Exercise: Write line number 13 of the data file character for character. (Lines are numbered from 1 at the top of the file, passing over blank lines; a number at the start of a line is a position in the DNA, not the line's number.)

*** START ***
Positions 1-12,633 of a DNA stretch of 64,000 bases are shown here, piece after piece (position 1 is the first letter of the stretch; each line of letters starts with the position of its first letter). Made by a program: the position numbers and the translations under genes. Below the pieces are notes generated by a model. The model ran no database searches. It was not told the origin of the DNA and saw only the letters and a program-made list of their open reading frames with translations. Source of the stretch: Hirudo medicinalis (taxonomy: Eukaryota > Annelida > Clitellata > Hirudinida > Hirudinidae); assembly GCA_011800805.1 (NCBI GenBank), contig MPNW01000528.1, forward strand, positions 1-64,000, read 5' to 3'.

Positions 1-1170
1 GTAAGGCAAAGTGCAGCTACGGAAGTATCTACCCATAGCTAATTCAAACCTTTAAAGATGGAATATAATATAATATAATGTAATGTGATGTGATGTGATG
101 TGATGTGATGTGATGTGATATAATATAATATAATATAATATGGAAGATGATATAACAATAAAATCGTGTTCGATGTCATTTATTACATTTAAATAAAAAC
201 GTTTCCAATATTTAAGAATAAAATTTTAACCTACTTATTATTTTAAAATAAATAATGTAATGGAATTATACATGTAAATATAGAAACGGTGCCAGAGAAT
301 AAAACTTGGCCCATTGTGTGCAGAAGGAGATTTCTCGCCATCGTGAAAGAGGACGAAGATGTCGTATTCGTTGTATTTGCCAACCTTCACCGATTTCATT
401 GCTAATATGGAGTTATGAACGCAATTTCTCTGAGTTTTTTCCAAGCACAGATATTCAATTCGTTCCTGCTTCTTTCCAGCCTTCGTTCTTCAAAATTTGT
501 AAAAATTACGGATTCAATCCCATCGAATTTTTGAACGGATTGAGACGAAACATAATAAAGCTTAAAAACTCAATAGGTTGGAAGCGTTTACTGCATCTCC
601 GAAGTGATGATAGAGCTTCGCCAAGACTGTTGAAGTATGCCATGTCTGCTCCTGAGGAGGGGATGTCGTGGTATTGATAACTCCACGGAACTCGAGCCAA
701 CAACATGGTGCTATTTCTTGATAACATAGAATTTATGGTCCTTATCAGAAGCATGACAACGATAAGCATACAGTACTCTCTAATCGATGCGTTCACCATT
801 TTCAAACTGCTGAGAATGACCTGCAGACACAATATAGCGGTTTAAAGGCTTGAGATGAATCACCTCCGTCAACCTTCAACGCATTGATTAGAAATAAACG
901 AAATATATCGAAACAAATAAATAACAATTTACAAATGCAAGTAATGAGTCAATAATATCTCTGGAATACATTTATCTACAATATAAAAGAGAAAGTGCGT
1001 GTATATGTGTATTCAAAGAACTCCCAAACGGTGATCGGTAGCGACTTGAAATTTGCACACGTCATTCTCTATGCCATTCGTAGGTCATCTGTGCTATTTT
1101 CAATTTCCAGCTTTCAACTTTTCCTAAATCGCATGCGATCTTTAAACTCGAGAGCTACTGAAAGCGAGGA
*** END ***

1001 GTATATGTGTATTCAAAGAACTCCCAAACGGTGATCGGTAGCGACTTGAAATTTGCACACGTCATTCTCTATGCCATTCGTAGGTCATCTGTGCTATTTT